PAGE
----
Before you read this post I need to ask you to participate in an experiment with me. Seriously, thus isn’t a joke. The gist of this post will make more sense it you play along. Bookmark this post, do the experiment and then, when you have finished the task, come back and read on.
Here is the experiment.
1. Next time your significant other, child or parent is really upset about something say the following to them… “Stop getting so worked up. Calm Down and Relax.”
2. Make a mental note of their response and how effective your “calming” words were.
3. Come back and read the rest of the post.
Task done? Good. So how did it go? Did telling them to calm down sooth the situation? Did they “relax”?
No? Of course not.
From the BoyGeniusReport
In fact I’m sure it was just as effective with them as it was when Steve Jobs apparently replied to an iPhone 4 user’s complaints about the device’s reception issue,
…you are getting all worked up over a few days of rumors. Calm down.
Now the entire episode is the stuff of TV drama’s… or perhaps a bad sitcom.
First there was the purported email exchange. (It can be read in its entirety here.)
Then Fortune magazine reported that when
Asked on the record whether Steve Jobs was the author of any of these statements, a top Apple spokesperson emphatically denied it.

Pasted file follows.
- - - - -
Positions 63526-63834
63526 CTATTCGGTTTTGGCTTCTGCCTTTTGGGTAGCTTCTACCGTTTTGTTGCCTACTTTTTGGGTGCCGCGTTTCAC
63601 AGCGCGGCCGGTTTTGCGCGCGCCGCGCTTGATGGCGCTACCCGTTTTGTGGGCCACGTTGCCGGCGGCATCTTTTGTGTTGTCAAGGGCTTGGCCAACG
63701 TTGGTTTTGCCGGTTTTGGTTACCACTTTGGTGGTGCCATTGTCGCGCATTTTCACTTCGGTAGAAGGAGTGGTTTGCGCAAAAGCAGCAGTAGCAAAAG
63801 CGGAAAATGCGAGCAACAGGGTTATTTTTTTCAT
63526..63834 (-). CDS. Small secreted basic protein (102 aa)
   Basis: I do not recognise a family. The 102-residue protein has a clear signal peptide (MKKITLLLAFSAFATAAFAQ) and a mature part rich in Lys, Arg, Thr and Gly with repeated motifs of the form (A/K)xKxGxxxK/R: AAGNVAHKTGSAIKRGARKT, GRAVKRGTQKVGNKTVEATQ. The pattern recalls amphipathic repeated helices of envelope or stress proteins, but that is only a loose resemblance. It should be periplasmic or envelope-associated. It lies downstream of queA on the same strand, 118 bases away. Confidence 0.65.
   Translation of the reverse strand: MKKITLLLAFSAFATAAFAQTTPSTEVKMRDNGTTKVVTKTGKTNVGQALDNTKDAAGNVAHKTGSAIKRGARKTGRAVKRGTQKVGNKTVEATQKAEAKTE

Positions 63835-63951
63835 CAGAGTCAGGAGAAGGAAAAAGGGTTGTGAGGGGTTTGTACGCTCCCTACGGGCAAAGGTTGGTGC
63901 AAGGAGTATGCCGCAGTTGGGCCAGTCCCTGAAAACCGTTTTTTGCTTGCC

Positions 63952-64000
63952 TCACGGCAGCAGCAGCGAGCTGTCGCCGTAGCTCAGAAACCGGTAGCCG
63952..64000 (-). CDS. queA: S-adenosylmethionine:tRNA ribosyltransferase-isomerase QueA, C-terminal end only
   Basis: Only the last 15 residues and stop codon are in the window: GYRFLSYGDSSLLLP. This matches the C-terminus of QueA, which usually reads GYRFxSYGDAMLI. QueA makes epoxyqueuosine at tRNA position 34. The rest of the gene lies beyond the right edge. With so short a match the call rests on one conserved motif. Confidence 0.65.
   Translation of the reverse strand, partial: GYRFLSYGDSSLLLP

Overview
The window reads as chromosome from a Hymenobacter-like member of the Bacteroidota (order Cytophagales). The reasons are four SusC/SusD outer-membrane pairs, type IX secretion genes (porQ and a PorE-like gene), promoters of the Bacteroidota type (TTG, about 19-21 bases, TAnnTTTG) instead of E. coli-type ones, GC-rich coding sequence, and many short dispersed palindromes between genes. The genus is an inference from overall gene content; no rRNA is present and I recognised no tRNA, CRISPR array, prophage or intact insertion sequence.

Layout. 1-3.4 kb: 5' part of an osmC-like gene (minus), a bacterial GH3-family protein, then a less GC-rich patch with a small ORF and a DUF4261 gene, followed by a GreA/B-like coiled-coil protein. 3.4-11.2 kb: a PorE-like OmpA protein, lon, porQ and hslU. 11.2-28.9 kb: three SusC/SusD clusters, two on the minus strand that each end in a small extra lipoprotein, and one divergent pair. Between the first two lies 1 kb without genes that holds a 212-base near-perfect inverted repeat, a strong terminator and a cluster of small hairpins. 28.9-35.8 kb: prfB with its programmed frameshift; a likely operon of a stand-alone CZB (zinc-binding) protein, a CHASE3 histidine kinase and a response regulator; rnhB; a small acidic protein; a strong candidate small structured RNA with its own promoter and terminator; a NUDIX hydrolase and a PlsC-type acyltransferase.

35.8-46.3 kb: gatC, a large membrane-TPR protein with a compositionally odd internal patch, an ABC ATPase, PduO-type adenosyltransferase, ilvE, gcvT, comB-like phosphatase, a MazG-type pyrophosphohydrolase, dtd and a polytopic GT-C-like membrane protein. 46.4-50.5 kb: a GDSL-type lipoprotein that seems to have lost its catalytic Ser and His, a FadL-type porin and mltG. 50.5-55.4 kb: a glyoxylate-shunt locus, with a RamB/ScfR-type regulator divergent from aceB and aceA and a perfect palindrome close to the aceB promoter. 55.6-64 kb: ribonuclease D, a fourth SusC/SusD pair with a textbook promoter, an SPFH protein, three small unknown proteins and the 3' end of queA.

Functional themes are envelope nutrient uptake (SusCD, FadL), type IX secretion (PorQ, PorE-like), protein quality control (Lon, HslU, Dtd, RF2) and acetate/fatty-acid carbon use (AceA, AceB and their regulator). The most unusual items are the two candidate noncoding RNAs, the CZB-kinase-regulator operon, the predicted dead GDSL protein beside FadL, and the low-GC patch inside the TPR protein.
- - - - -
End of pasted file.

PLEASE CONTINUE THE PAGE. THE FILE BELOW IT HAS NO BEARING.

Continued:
Then The Boy Genius Report shot back stating that the entire episode is true and the emails did indeed come from Jobs.
Were the emails actually from Jobs? Did Apple’s PR Department out-and-out lie? What’s really going on here? All we know at this point is that this is only going to get more interesting.
There is, however, something to be learned from this already and that is this… email is a terrific means of communication. It is convenient, it is fast and, thanks to devices like the iPhone and the Blackberry, it is with us all the time.
But email is also dangerous. The convenience of email and its ubiquity makes it far too easy to respond to people without fully thinking things through. It lets us shoot off emails that, while not meant to be terse, come off as snotty as… well as snotty as telling someone who is upset to “Calm down.”
The sad fact is, one thoughtless written email can snowball into a huge issue, and before we know it something simple can blow up in our face.
However, a few simple steps can help avoid this:
1. Don’t email when you are angry.
2. Don’t respond to someone’s angry email immediately. Think it through lest you pour gasoline on what is already a simmering fire.
3. When in doubt, remove any specific references to other people or specific events … and HAVE SOMEONE ELSE READ THROUGH IT. For while you might think the tone of the email is fine, a second set of eyes will often see what we — who are too close to it — cannot.
4. If you are the CEO of a multi-billion dollar company, NEVER send an email to an irate customer without your PR Department fully vetting it.